“The partnership continues to employ UofM designers and theatre students with TSC’s professional cast while also providing additional training and professional development for students looking to create a career in the theatre and hopefully remaining in Memphis to do so,” says founder and Producing Artistic Director Dan McCleary.  “TSC happily rehearses and performs in U of M’s state-of-the-art theatre with the Theatre Department’s outstanding design team. We are creating an educational partnership that is making Memphis and the University the hub of classical actor training in the South for a diverse and skilled generation of young people.”

The production’s title sponsors are Ann and Wellford Tabor, Independent Bank, Tennessee Arts Commission, First Tennessee Foundation (through ArtsFirst), and the University of Memphis.  Together, they make possible discounted on-stage seating as well as Free Will Kids’ Nights on Thursday, June 8 and Thursday, June 15 (up to four children 17 years and younger admitted free when accompanied by a paying, attending guardian). 

All performances are general admission (first come/first seated) and will be played on the indoor Mainstage at the University of Memphis’ Theatre Building, located on campus at 3745 Central Avenue.  Free parking is available directly across from the Theatre Building on Central Avenue.

Tickets for the Preview performances on June 8 and June 9 are only $16.  A limited number of on-stage seats for all performances are available for only $10. Tickets for all other performances are $34 with discounts for Seniors (62 years and older) at $29 and College Students (18 years and older) at $16.  Tickets for Opening Night on June 10 include a complimentary post-show reception and toast with the actors.

Purchase tickets in person Monday – Friday, 9:00 am – 5:00 pm at TSC’s office located at 3092 Village Shops Drive in Germantown, or by calling the Box Office at (901) 759-0604, or by going on-line to www.tnshakespeare.org.  The TSC Box Office inside the U of M Theatre Building will begin selling tickets one hour prior to each performance on-site.  No refunds/exchanges.  Cast/schedule subject to change with notice.  No babes-in-arms will be permitted in the audience for this production.


Artists’ Bios


Marquis Dijon Archuleta (Angelo)  TSC: Much Ado About Nothing, Romeo and Juliet Project, Shakespeare’s Greatest Hits.  Other credits: Of Mice and Men (Crooks), Cyrano De Bergerac (Comte De Guiche), Pentecost (Antonio), Pippin (Louis), Romeo and Juliet (Lord Capulet), and Jesus Christ Superstar (Simon Peter).  He is a graduate of the University of Montana’s School of Theatre & Dance program with a B.F.A. and a minor in Psychology.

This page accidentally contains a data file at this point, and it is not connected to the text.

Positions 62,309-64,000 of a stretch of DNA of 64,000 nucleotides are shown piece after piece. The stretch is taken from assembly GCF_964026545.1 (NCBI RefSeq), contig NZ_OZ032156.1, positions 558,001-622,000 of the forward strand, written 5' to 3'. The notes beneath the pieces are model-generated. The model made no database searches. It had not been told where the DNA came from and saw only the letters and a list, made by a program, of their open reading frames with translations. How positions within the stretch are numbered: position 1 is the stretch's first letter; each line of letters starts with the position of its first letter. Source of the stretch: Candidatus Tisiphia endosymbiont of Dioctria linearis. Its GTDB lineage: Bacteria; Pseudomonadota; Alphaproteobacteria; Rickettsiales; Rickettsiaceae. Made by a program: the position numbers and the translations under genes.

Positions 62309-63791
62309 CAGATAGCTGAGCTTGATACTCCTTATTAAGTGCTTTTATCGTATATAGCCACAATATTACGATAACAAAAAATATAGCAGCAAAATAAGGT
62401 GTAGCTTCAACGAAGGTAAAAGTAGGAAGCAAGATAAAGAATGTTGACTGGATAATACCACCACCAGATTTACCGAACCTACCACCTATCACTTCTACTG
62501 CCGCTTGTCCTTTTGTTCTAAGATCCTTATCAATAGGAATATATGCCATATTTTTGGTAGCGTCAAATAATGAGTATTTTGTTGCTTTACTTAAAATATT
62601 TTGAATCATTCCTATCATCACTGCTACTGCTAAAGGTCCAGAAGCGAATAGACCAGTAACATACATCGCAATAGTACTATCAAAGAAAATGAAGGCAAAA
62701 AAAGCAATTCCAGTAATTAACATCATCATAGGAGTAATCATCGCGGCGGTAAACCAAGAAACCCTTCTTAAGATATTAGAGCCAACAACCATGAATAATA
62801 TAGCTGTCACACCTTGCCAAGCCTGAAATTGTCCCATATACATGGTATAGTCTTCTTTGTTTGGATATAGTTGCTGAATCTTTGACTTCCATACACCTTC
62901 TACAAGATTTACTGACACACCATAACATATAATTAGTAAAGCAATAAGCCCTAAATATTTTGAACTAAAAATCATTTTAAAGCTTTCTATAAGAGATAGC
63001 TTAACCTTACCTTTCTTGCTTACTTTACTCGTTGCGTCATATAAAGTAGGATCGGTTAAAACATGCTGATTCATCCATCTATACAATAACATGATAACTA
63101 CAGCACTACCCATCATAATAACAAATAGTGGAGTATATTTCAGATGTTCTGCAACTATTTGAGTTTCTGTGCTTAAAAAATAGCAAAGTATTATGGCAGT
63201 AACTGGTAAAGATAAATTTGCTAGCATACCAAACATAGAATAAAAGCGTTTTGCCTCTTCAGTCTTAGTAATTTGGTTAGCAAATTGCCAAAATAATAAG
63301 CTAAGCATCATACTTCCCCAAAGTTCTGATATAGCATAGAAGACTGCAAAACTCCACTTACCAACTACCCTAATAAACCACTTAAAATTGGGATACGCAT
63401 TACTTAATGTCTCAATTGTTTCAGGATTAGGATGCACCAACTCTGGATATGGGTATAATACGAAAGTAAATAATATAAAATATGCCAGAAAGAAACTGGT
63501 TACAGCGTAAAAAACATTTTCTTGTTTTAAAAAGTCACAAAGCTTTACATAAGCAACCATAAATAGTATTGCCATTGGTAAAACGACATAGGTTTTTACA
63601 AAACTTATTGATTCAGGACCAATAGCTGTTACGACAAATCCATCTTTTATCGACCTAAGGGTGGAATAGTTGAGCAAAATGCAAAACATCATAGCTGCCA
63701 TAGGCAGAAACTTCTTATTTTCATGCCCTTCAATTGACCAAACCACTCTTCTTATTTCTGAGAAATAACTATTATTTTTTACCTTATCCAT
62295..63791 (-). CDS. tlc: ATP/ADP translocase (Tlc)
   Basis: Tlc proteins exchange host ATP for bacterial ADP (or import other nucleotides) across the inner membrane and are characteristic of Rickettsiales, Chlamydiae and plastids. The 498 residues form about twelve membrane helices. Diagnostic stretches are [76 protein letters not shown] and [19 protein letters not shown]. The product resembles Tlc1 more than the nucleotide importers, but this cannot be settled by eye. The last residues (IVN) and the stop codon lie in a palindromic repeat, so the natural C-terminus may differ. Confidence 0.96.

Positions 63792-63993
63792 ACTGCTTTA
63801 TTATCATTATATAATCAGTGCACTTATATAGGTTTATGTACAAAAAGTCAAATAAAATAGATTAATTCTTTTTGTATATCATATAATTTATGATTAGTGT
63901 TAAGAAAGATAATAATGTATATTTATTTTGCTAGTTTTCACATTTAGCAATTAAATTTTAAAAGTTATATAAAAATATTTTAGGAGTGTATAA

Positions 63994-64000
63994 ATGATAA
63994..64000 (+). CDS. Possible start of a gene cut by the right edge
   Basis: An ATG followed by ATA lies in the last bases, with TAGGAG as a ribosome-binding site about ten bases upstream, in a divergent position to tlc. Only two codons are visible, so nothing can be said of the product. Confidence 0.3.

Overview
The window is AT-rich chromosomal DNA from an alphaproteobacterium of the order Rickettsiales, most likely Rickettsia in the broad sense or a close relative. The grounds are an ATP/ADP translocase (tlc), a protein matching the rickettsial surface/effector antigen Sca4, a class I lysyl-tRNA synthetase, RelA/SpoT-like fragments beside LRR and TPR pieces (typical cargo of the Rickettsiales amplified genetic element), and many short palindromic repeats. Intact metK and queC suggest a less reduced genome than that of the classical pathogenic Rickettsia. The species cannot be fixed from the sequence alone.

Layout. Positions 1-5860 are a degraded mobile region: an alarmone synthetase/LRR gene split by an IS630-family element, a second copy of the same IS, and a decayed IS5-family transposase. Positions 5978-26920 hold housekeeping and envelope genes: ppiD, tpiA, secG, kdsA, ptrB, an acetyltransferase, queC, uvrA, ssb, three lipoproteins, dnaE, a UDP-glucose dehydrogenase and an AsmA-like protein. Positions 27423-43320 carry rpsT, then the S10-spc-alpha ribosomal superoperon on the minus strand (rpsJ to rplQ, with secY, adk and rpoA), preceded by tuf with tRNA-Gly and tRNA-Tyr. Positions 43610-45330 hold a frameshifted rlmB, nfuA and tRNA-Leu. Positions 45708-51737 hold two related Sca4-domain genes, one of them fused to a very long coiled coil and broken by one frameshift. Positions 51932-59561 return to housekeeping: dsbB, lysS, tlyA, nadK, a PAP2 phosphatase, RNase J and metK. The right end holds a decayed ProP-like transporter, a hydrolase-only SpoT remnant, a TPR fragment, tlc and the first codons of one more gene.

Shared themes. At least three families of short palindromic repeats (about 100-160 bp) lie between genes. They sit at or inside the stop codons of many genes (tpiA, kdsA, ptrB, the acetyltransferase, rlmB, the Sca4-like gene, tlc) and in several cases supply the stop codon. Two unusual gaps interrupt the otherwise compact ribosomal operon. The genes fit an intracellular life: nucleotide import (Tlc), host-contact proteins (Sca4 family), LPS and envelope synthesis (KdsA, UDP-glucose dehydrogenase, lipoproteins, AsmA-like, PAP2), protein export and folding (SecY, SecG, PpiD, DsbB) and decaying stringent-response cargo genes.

Joshua Baggett* (Production Stage Manager) is a stage manager and director based in Chicago, Illinois.  Regional stage management: 8-Track: The Sounds of the 70’s (Little Theatre on the Square), End of the Rainbow (Porchlight Music Theatre), First Date and Title of Show (Williams Street Repertory), Richard III (The Empty Theatre), Emma (Apples and Oranges Studios), All’s Well That Ends Well and The Atheist’s Tragedy (The Shakespeare Theatre Company), and You Might as Well Live (Orlando Shakespeare Theatre).  Events & Live Entertainment: Invictus Games Orlando (ContinuumLIVE); Jedi TrainingStar Wars Launch Bay and the 2016 Disney World Princess Half Marathon (Disney Parks Live Entertainment).  Regional directing: Waiting for Godot and Corpus Christi (Relevant Theatrics), and Land of the Dead (Milwaukee Repertory Theater).

Jillian Barron (Courtesan) TSC: Much Ado About NothingRomeo and Juliet Project, Shakespeare’s Greatest Hits, Showcase Memphis: Midsummer NightPOTS@The WorksByhalia, MS.  Women’s Theatre Festival of Memphis: In Search of Tonto Goldstein.  Theatre Memphis: Rapture, Blister, Burn. GCT: Dirty Rotten Scoundrels.  Member of We Are Vanessa professional improvisation troupe (2014).  Education: Union University (B.A. in Theatre Performance and French Literature and Culture).  

Ellie Boisseau (Zar) is truly thrilled to begin working with Tennessee Shakespeare Company!  She currently attends the University of Memphis as a rising Senior, where she is earning her B.F.A. in Theatre with a concentration in Musical Theatre.  Her favorite credits include The Sparrow (Emily Book),The School for Scandal (Sharon), and Hello, Dolly! (Minnie Fay).